Human Respiratory Sound Classification for Remote Health Monitoring Applications

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Cohen-McFarlane, Madison




Sensor integration as a means of remote health monitoring is a growing area of research, especially among the older adult population as a means of supporting living independently. Chronic respiratory conditions require careful monitoring and evaluation in order to ensure health. In this work, the application of audio-based methods to monitor respiratory sounds (e.g., cough) is presented as a means to identify abrupt changes in health status. Three main classification tasks (C1 wet cough vs. dry cough vs. whooping cough vs. restricted breathing, C2 wet cough vs. dry cough, and C3 cough vs. restricted breathing) are evaluated using three main approaches (classical machine learning and transfer learning based on standard image classifiers and audio classifiers). For the image-based transfer learning approach, several audio visualization methods were considered including an aggregate-image method that combined the top three performing visualization methods. Overall, the aggregate-based image classifier had the best performance for C1, C2, and C3 with weighted F1-scores of 0.87, 0.87, and 0.86 respectively. In light of the COVID-19 pandemic, a novel COVID-19 spontaneous (reflex) cough database (NoCoCoDa) was also collected from public media interviews. Finally, performance factors associated with external sources that may affect sound recordings are also investigated. The respiratory monitoring methods described in this thesis are designed to be expanded on in future work eventually leading to a respiratory sound measurement system imbedded in a smart home environment aimed to support older adults age independently.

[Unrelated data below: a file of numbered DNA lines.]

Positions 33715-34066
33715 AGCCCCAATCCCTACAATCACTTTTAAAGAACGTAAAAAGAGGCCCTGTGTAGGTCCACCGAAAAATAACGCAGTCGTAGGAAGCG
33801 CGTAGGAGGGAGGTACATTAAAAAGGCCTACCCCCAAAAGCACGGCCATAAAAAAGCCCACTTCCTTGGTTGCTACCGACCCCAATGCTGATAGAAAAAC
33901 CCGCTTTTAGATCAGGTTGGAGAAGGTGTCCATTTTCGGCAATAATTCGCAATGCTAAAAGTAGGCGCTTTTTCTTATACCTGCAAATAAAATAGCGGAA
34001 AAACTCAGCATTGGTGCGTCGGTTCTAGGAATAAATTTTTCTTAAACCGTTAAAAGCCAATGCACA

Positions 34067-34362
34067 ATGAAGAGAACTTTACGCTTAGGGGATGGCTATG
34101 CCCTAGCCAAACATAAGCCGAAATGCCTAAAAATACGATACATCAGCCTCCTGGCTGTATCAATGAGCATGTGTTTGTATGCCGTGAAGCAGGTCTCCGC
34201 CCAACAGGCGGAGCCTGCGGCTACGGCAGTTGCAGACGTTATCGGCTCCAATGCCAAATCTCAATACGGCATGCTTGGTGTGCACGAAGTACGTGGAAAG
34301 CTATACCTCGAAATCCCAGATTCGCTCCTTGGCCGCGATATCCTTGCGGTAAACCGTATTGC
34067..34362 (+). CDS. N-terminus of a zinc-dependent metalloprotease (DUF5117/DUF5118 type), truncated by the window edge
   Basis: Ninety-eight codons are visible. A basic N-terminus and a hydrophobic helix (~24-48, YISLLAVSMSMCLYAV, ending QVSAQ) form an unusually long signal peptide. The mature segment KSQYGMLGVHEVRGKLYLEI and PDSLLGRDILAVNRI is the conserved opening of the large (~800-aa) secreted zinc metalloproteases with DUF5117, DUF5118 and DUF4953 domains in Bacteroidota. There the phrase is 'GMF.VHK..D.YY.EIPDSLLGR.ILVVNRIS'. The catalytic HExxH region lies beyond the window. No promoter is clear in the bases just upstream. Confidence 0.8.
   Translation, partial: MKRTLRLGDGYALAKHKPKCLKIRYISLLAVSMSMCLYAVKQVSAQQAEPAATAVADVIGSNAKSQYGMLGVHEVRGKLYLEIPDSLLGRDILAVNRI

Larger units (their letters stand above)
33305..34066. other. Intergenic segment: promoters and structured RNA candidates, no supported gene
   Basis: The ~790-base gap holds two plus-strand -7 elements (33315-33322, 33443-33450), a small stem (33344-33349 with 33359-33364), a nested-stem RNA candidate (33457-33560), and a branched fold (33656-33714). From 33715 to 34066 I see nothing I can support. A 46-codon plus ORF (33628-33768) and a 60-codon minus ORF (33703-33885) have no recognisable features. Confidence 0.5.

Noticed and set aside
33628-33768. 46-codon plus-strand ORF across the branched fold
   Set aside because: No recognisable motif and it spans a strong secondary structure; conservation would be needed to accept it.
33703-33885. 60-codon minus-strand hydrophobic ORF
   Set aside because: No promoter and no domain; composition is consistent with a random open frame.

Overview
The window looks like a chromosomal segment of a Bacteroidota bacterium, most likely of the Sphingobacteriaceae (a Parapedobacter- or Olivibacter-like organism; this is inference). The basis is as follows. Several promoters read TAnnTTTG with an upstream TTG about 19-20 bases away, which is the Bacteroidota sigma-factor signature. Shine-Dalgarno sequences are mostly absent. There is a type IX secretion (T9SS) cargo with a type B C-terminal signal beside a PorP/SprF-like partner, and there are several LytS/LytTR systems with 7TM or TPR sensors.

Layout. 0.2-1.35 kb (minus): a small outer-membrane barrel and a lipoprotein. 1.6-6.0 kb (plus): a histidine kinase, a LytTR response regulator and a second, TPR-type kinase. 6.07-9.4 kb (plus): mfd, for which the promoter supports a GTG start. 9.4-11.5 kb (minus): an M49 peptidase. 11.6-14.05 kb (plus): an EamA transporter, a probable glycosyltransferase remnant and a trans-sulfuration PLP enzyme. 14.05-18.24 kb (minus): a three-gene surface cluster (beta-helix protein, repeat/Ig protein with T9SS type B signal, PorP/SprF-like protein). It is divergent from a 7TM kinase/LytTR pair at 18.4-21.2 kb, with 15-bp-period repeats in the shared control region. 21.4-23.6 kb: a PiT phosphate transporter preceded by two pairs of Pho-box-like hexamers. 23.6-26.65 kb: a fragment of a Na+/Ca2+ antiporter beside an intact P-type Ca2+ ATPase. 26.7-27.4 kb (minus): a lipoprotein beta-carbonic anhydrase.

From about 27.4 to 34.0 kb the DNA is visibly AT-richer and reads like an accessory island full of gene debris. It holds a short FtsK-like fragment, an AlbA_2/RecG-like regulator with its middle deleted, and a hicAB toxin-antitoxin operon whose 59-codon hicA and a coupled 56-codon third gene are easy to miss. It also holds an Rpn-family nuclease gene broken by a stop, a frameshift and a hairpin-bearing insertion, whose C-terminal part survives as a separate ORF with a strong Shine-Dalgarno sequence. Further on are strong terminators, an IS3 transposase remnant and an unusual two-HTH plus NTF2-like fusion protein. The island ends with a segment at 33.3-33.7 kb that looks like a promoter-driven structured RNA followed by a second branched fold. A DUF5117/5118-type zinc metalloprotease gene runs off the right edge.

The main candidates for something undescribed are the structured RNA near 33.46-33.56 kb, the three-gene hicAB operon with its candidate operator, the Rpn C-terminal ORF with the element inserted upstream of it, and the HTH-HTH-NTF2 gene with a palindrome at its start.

Engineering - Biomedical
Engineering - Medicine and Surgery




Carleton University

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Engineering, Biomedical

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Theses and Dissertations

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